Bear photography takes great-grandmother round the world

Date Added: July 19, 2022 04:55:20 AM
Author: Sutra Web Directory
Category: Arts & Humanities: Photography

When Jenny Hibbert turned to photography as a distraction during her difficult divorce, little did she know it would take her around the globe and bring her face to face with some of the world's largest predators.

The great-grandmother, 70, has visited Mongolia, where she walked up to 19 miles a day in -25C (-13F) conditions.

She has also travelled to the Arctic, where she was chased by a polar bear, as well as Japan and Poland.

But her favourite place is Finland where she photographs Europe's largest predator - the brown bear.

Now one of her pictures is part of an exhibition that will travel around the UK and is currently at Swansea's Quadrant Shopping Centre.

Her photo of a brown bear guarding its kill, a moose, was taken on her most recent trip to Finland in April.

Jenny, who has four children, 10 grandchildren and two great-grandchildren, has always loved photography and was given her first camera for Christmas when she was 11.

She was 62 when she bought herself her first digital camera.

"I was going through a really messy divorce," said Jenny, who lives in Margam, Neath Port Talbot.

"Any divorce is a nightmare. It kind of took my mind off everything so I threw myself into photography."

She began taking photos of Welsh landscapes and wildlife, such as Skomer's puffins, and released a photography book about dippers on the River Ogmore.

She then began taking photography trips abroad, but capturing the photos featured in the exhibition was an arduous task.

"Basically I was in a hide for 16 hours," she said.

"You sleep in this hide, it's extremely cold, probably -20C... the only bit of heat I had was nine little candles.

"And you're just there, hoping that a bear or two, which would be even better, will turn up."

Her patience paid off.

"This bear came in the early hours of the morning, so it was really hoar frost and covered," she said.

"It was just an amazing time to be able to photograph this bear with the dead moose that was there because they'd just come out of hibernation."

Photographing bears is not without its risks and Jenny has found herself in a hairy spot on more than one occasion.

In 2010, she and a small group of photographers sailed around the Arctic in a yacht.

After days on board they finally got to spend some time on land, but it was short-lived.

"We got chased off the beach by a polar bear, which was extremely scary - we just had to run," said Jenny.

Then, while on a trip to Finland in 2020, a hungry bear was drawn to the chocolate she had with her in her hide.

"This brown bear could smell it and was trying to get into the hide - so you're just banging on the side of this hide to scare it away," she said.

"Your mobile phones don't work because you're out in the wilderness, so yes, it was quite scary."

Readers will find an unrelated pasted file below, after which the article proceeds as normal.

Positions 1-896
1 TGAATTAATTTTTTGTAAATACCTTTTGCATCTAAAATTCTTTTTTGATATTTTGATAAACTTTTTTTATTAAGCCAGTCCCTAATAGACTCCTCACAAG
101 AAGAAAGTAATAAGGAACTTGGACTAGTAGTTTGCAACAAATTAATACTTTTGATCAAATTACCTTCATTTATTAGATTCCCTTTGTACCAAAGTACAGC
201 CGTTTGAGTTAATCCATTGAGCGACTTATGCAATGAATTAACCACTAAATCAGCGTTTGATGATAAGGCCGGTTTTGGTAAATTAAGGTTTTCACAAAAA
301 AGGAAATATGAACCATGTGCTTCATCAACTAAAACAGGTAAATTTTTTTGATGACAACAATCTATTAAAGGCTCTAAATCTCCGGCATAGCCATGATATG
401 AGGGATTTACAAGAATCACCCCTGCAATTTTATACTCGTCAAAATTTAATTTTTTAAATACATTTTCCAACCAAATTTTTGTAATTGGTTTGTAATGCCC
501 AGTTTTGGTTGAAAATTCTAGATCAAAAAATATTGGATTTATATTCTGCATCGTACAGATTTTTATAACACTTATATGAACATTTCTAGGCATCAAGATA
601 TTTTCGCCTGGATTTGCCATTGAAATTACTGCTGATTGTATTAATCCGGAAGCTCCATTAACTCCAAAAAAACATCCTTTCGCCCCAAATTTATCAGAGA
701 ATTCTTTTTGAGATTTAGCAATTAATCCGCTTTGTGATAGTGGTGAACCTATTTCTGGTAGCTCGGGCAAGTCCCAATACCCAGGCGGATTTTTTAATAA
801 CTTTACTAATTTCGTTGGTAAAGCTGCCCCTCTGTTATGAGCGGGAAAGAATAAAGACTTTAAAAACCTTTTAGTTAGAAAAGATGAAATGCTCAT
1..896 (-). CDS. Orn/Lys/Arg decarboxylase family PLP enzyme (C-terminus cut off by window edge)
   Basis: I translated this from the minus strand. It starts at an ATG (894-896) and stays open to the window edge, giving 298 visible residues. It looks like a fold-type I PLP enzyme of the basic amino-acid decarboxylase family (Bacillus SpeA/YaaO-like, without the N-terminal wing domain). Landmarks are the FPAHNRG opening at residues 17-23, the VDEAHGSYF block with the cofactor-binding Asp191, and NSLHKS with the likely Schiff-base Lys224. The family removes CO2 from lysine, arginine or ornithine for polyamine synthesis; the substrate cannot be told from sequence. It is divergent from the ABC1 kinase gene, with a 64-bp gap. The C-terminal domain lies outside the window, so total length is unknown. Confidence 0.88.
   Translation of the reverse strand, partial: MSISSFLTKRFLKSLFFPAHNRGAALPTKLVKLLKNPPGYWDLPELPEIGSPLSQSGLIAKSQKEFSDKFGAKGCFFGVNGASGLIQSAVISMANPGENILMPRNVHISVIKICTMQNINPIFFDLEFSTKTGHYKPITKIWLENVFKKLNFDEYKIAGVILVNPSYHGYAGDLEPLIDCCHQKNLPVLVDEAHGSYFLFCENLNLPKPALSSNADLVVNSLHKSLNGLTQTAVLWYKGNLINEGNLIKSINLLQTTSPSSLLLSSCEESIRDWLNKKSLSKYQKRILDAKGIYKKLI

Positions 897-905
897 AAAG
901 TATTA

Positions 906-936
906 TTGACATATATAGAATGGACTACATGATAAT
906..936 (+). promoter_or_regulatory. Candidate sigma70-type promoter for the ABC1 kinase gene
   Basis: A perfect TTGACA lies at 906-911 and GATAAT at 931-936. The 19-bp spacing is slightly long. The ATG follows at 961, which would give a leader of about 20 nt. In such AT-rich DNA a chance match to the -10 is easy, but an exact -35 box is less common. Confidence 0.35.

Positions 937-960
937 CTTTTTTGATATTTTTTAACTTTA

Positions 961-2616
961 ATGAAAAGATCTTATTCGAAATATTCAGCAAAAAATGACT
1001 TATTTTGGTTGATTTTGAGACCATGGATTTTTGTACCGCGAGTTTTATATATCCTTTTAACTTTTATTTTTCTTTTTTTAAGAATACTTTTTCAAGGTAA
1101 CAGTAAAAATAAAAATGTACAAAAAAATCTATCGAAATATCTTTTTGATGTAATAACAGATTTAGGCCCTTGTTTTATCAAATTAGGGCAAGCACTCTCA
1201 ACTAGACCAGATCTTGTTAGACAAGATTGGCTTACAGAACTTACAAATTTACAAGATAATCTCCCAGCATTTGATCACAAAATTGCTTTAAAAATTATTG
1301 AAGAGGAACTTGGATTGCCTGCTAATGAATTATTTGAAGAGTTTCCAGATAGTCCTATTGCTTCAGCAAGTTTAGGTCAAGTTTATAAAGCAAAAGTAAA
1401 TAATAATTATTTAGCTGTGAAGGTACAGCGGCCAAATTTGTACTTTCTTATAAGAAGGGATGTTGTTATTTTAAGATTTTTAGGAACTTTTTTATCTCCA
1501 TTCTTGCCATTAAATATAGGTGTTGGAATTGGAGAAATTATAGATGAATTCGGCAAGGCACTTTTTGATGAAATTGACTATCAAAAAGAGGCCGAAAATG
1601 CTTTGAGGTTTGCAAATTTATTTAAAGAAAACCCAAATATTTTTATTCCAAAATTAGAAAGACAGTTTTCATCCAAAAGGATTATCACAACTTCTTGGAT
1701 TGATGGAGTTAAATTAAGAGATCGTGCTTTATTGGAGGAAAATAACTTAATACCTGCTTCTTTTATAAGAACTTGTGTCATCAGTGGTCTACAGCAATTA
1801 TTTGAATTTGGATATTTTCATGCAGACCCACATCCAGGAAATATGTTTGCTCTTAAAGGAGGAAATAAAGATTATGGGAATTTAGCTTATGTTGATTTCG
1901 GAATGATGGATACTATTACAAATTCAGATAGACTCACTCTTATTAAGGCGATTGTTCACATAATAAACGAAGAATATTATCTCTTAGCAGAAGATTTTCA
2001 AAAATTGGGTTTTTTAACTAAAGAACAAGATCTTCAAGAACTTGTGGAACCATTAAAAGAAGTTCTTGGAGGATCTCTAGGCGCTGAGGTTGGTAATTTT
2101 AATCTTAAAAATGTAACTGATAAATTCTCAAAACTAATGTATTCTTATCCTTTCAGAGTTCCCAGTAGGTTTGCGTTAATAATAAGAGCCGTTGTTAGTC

One of her most challenging adventures was a trip to Mongolia in 2016, travelling with the Kazakhs, a nomadic ethnic group.

Before being selected to go on the trip she had to demonstrate she could get on with people, was fit enough to walk up to 19 miles a day and could withstand very cold conditions.

During the trip she slept on a mattress on the floor of a Mongolian ger in -35C (-31F) conditions.

"This just shows you how stupid I was, or naïve, the first night I changed into my pyjamas and I couldn't understand why people were wearing their thermals, their hats," she chuckled.

"Well, that was the first time and the last time that I ever did that."

She would sleep with her wet wipes and her toothpaste to try and stop them from freezing overnight.

She said spending time with the Kazakhs was a privilege.

"It is a really hard life for them, extremely hard, and yet they are the happiest people that you could possibly meet," she said.

"The children have absolutely nothing or very few things - a tatty party pack of cards and a really scruffy little teddy - but they were lovely and they just got on with it."

She said she loved the photos she took of the children and the animals.

One photo was taken after a camel lost its calf when it wandered off and got lost during a storm.

"She was just calling for this young camel and it was awful to hear, it was really heart-breaking," said Jenny.

Thankfully the Kazakhs found the calf safe and well and it was reunited with its mother.

Another of her photos shows the group loading one of their cows, which had become exhausted, on to a truck.

"That just shows you how really important their animals are to them," said Jenny.

Jenny, who is president of the Welsh Photographic Federation, has enjoyed success as a photographer.

She earned herself the nickname Miss September in her camera club after her photographs were featured on the BBC Countryfile calendar for both September 2016 and September 2022.

She said she hopes one day she will be able to go to Alaska to photograph bears catching salmon and Yellowstone National Park in the winter.

But for now she is spending her time in Swansea, manning the Photographic Alliance of Great Britain's Inter-Federation Exhibition.

It features 150 photographs from photographers across the UK, selected from a collection of 1,300.

The Photographic Alliance of Great Britain's Inter-Federation Exhibition will be in Swansea's Quadrant Shopping Centre until 30 July.

~ Via BBC